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5G: Don’t Hold Your Breath
Samsung says is has demonstrated “5G” wireless operating at 28 GHz, generating gigabit-per-second data rates over a 2 km span. However, the devil is in the details: they used 64 antenna elements, which might be the world’s most “massively MIMO” system. Millimeter wavelengths have huge advantages in bandwidth but huge disadvantages in propagation characteristics. There’s also no standards body working on a 28 GHz solution as no country has a wireless allocation there. The demonstration was nonetheless an interesting example of what the future may bring. At gigabit speeds, wireless would after all be able to compete with wired solutions like Fiber to the Home, satellite, and traditional cable.
Vendors Face Off in Radio Competition The Army says it is committed to “full and open competition” as it begins the selection process for companies that will build (or continue to build) its JTRS (Joint Tactical Radio System) handheld digital radios. General Dynamics and Rockwell Collins are the incumbents but others like Harris are also formidable competitors. The Army’s final contracting arrangement is not yet firm, but if one winner emerges it might have five years without competition.
Group Says Wide Guard Bands Not Necessary
A group of broadcasters, wireless carriers, and manufacturers has warned the FCC that guard bands wider than 12 MHz provide offer no benefit and would decrease the amount of licensed spectrum available for auction. The group says the best guard band size is 10 to 12 MHz above TV channel 37 and takes into consideration the required “duplex gap” between wireless transmit and receive channels required for a Frequency Division Duplex (FDD) band plan. The group says “there is no sound engineering justification for the extremely large (18 MHz to 28 MHz) gaps proposed by some people…” As for the guard band between mobile downlink and TV, the group says no more than 10 MHz of separation is needed to avoid blocking the mobile receiver or causing interference to TV broadcast services.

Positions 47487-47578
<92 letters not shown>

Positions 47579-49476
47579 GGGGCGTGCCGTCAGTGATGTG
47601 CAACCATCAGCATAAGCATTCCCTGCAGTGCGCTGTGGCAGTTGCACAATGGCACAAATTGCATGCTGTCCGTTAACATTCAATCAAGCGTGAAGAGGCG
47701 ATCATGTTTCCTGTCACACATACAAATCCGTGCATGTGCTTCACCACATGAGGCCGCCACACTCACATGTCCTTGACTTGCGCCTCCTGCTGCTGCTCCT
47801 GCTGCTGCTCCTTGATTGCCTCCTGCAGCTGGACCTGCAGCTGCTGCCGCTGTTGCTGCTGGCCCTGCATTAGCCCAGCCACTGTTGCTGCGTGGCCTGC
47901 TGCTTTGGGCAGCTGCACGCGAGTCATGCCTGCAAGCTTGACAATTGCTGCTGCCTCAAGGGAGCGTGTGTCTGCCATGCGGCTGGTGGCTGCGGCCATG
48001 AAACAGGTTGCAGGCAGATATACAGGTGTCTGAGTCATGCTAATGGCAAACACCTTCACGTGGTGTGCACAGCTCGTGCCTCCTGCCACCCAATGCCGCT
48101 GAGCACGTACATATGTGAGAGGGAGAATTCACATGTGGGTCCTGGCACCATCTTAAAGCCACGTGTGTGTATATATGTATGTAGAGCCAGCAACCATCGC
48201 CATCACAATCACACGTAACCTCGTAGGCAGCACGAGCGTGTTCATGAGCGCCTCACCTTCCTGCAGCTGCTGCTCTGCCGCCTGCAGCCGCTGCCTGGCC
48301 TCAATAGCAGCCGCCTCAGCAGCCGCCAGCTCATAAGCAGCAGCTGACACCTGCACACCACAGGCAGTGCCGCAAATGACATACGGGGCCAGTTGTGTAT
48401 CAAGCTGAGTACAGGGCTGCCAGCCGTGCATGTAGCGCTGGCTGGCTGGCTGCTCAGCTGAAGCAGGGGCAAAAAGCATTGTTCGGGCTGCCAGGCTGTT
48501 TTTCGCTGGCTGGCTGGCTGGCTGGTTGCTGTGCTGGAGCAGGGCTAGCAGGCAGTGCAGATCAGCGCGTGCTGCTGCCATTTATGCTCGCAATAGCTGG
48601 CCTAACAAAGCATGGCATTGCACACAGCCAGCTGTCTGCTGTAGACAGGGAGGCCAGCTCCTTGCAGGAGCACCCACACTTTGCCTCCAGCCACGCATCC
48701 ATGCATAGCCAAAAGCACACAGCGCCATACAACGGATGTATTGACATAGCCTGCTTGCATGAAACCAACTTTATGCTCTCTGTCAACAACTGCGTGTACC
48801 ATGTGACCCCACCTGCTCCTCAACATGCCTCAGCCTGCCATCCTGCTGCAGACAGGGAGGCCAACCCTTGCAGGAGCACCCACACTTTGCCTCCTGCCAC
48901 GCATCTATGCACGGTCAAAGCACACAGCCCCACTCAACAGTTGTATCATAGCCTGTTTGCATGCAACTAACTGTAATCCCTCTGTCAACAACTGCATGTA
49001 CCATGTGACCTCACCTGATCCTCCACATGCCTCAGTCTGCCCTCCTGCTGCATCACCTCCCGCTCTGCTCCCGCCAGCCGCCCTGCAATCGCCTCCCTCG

DAS Forum Now HetNet Forum
In an effort to remove the continuing confusion about how to define itself in the evolving world of distributed antenna system (DAS,) Wi-Fi, and small cells, the DAS Forum has decided that the most inclusive name for its organization is the Heterogeneous Network (HetNet) Forum. As the PCIA noted: “HetNet Forum members are using every tool in their toolbox to deliver wireless broadband to consumers everywhere—indoors and outdoors, urban and rural.”
IMS: A Time for Reflection
By Sam Benzacar
As a good portion of the RF and microwave industry gets ready to make its annual trek to IMS, it’s a great time to take stock of where we are since last year’s show – other than older and wiser of course. The big topic right now in wireless is the almost certain upsurge in small cell deployment (including backhaul) in all of its variants thanks to the need to ensure high data rates “everywhere”. This has been predicted for years but is now actually happening and the potential for the industry is immense.
And no we don’t have a defense budget so there’s no way to predict exactly what programs will be killed, pushed out, or reduced in scope. As usual, when all of this shakes out there will be winners and losers depending on what programs each company is serving. Regardless, defense procurement is not going to disappear and RF and microwave hardware remains one of the key drivers for communications, radar, EW, avionics, ballistic missile defense…and a lot more.
As a filter manufacturer, I see plenty of opportunities for several reasons. First, interference is getting worse, not better, a trend that will certainly continue as guard bands shrink and new services (and new types of equipment) appear. In the case of distributed antenna systems (including small cells, Wi-Fi hot spots, et al) interference is a potentially enormous issue – and filters as always are a big part of the answer. Filter manufacturers will be pressed to deliver higher levels of rejection, lower levels of PIM, and greater overall performance than ever before.
Fortunately, Anatech Electronics is up to the challenge. We’re increasingly called on to create bandpass filters, duplexers, and multi-function products such as multiband multiplexers that approach the limit of what physics will allow. It’s not easy, but with more than two decades of experience in filter design and manufacturing, we’re delivering.
So if you’re going to IMS 2013 in Seattle and would like to share your needs with us, we’ll be there to accommodate you. Just stop by Booth 2710, send us an e-mail to set up an appointment (firstname.lastname@example.org), or just give us a call at (973) 772-4242.
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